Jess Walter's latest novel is The Financial Lives of the Poets.
From his Q & A about the novel at Fringe Magazine:
Q. You dedicate this novel to a couple of “dismayed and displaced newspaper friends, whose talent and commitment deserve a better world.” Did you initially set out to write a novel about a journalist damaged by the decay of the newspaper industry, or did making Matt Prior a newspaperman just seem to fit the character you had already envisioned?Jess Walter's Citizen Vince was Nick Hornby's favorite novel of 2006.
A. I rarely set out to do anything. The bud of “Financial Lives” was a piece of the first chapter that I wrote, a big, sloppy poem in which a guy goes into a 7/11, runs into some dudes looking for munchies and two hours later is stoned stupid. That was months before I began working on the novel. I tried the thing aloud at a few readings and became so taken with that voice–even though it was an awful poem–that I began that great process of trying to figure out who this guy was, other than some middle-aged guy shocked by the improved potency of pot. He rants and dissembles and makes fun of himself, but seems almost charmed by his own failings. I liked him.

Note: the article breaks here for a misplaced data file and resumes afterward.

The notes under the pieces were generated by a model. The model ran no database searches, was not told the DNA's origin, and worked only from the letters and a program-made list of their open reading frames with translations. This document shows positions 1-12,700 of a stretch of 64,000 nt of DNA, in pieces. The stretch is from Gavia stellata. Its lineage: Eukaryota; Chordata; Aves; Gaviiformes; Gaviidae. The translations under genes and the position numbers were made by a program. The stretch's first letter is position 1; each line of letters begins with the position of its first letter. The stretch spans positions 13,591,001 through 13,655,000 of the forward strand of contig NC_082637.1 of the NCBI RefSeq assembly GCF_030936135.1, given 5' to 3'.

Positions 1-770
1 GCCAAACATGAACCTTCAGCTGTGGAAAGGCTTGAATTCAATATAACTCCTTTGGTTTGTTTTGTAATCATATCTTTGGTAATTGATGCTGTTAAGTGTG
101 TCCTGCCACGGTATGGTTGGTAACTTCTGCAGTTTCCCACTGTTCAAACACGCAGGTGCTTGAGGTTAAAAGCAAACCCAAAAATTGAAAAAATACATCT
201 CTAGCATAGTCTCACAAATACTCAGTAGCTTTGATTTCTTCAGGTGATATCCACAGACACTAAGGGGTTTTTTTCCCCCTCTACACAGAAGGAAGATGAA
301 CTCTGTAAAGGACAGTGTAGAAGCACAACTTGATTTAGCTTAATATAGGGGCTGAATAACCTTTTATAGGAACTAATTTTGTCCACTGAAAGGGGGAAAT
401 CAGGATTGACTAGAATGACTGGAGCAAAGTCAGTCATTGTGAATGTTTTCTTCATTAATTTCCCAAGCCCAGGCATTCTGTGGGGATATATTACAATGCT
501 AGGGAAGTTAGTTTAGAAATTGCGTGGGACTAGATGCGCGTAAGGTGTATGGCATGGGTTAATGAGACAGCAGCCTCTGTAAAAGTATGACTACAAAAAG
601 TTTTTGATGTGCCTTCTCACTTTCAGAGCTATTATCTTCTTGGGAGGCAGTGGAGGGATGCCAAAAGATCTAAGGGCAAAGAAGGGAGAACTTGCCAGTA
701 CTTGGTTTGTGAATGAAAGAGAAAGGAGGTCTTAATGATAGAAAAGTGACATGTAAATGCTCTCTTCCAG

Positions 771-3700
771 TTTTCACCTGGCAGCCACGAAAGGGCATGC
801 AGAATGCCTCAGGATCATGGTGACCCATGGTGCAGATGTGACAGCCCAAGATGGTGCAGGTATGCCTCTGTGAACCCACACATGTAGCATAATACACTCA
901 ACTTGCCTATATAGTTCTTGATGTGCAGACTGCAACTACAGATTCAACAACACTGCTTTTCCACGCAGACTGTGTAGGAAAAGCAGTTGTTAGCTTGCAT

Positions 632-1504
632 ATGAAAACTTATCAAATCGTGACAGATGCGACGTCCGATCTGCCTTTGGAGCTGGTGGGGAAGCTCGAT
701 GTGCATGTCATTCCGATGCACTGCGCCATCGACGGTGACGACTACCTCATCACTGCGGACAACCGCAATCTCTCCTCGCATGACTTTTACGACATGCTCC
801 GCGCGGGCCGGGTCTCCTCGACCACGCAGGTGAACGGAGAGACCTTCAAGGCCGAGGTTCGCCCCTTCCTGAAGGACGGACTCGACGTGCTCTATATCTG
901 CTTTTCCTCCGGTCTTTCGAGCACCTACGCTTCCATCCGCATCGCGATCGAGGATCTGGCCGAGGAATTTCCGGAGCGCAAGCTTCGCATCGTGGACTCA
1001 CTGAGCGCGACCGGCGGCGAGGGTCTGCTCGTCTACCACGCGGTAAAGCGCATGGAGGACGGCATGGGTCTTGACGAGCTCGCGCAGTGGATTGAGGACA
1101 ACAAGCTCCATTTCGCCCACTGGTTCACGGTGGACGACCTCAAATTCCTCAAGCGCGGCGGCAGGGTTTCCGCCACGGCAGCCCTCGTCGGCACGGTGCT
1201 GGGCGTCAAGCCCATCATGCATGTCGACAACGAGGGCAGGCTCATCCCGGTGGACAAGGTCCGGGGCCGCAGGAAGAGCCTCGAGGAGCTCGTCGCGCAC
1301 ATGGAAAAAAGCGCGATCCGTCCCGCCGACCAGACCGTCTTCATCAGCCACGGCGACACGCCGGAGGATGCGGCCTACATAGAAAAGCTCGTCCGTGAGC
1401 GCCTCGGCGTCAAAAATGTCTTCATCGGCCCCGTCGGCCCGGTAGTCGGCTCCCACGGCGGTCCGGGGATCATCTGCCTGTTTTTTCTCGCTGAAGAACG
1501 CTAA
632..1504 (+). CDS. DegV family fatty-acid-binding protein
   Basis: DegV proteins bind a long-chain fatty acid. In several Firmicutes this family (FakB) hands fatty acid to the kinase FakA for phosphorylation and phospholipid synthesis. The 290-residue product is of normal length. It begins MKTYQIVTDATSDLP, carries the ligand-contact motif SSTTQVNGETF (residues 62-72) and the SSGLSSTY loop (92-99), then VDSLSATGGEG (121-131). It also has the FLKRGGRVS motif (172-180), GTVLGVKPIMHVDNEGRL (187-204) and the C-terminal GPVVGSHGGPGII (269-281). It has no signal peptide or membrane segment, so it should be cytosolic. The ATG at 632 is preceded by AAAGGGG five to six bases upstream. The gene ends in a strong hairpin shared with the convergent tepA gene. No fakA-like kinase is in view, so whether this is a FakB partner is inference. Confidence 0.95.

As often happens with me, I rifled through the trunk of other things I wanted to write about at the time, the other cultural obsessions I have at that time. The sad, sad decline of newspapers was right at the top of the trunk. And happily, Matt felt like a lot of the journalists I knew, including myself, a smart-ass underachiever. At the time, dozens of former colleagues and friends were losing their newspaper jobs and it felt right to me, and seemed to make the book larger, part of this seismic cultural shift, to give Matt a dying career that it would have been impossible to imagine our culture without a few years ago. Being a...[read on]